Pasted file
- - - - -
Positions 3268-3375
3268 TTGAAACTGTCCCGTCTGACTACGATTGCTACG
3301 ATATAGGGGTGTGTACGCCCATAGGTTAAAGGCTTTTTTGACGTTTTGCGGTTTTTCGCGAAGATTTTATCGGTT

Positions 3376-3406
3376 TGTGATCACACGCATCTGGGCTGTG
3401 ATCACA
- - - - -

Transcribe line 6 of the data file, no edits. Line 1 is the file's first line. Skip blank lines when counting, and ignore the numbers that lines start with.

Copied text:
3401 ATCACA